[dropcap]L[/dropcap]ate in 2018, the Intergovernmental Panel on Climate Change consisting of the world’s leading scientists provided a warning on the disastrous impact should we fail to step up climate action. The change in climate has seen increased and aggravated frequency and intensity of extreme weather conditions including heat waves, floods, and tropical cyclones that have ravaged the world heat waves.
To put this into perspective, it is important to recall that in May 2018, it was reported that a blistering heat wave had killed at least 60 people across the world with high death rates from the catastrophe reported in Karachi, Pakistan.
Back home in East Africa, severe flash flooding displaced hundreds of thousands, claiming tens of lives thereby causing huge negative impact on our economy. Experts have now warned that the world’s poorest where Africa ranks will be hardest hit by climate change.
As such, there’s every need for us to heighten adaptation and to protect vulnerable communities from climate change impact in the future. To achieve this, we must take individual responsibility as we slow down global warming by implementing small but more sustainable actions within our community.
Among the daily habits that can we adopted to fight climate change include one: Reduction of emissions and push for decarbonization.
In each litre of fuel consumed by a car, at least 2.5 kilos of carbon is emitted to the atmosphere. Meaning, we could witness a significant reduction in carbon emission if we adopted alternative means of transport including bicycles for short distances and public transport in long distances.
The environment provides a wide range of renewable and non-renewable energy sources
Second, as obvious as it sounds, it is imperative for us to put into practice the 3 R’s. Reusing, recycling and reducing. It is believed that up to 700 kilos of carbon can be saved when recycling garbage at home.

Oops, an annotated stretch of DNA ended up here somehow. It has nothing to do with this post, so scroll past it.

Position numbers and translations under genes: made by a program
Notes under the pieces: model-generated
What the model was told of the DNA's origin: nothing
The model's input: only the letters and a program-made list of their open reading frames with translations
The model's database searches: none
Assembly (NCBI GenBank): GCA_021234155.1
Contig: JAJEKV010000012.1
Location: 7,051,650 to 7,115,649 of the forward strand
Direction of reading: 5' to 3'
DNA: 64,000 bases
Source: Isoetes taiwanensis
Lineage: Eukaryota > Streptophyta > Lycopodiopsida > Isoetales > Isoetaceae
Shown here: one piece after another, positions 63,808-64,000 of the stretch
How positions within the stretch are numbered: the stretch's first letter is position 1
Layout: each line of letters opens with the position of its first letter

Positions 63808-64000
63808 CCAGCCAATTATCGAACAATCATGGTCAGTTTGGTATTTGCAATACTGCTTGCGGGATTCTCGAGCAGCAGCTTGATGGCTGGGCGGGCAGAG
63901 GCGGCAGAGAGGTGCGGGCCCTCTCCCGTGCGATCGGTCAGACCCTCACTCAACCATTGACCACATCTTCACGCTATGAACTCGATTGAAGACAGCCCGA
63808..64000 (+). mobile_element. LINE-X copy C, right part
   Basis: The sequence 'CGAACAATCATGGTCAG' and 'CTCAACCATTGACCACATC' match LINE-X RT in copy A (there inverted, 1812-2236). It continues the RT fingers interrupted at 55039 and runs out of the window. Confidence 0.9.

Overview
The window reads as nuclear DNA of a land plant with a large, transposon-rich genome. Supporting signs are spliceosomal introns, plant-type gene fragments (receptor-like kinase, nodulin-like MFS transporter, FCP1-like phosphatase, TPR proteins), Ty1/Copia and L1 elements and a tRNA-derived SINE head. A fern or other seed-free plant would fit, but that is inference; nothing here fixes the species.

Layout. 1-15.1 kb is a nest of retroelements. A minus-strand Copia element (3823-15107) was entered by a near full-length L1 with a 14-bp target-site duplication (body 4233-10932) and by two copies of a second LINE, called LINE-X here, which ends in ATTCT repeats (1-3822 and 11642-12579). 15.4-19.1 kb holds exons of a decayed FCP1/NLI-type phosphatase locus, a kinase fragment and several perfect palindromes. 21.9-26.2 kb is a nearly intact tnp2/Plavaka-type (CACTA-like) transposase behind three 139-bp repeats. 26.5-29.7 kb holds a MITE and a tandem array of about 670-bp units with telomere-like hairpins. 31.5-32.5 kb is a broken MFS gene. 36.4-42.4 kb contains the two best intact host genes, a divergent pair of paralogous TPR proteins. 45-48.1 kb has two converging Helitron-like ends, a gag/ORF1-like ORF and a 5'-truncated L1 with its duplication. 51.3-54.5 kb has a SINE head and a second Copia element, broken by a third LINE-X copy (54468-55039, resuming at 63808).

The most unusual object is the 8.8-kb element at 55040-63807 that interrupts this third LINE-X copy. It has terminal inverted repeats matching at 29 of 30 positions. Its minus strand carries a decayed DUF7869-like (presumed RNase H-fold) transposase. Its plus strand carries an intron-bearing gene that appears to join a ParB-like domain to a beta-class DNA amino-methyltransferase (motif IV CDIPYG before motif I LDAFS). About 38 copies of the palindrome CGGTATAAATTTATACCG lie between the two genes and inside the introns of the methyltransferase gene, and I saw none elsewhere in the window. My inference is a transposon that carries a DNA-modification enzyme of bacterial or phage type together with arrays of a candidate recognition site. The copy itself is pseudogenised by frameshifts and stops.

Thirdly, we need to engage and demand more from our governments in the push for a more sustainable life. government policies can play a critical part in the improvement of our environment. They can, for instance, promote renewable energy, regulate carbon products that reach the market and correctly managing waste products through recycling.
Fourth, we have to encourage use of renewable and non-renewable energy. This can contribute to climate change mitigation and disaster risk reduction. Thankfully, the environment provides a wide range of renewable and non-renewable energy sources including solar, wind, hydropower, geothermal and natural gas.
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Lastly, there is every need for African nations to adapt to a low-carbon economy. Under this we shall have to shrink our carbon footprints at our processing and manufacturing industries. This can be achieved by continually improving the industries’ energy efficiency and reducing emissions by embracing new technologies and innovations.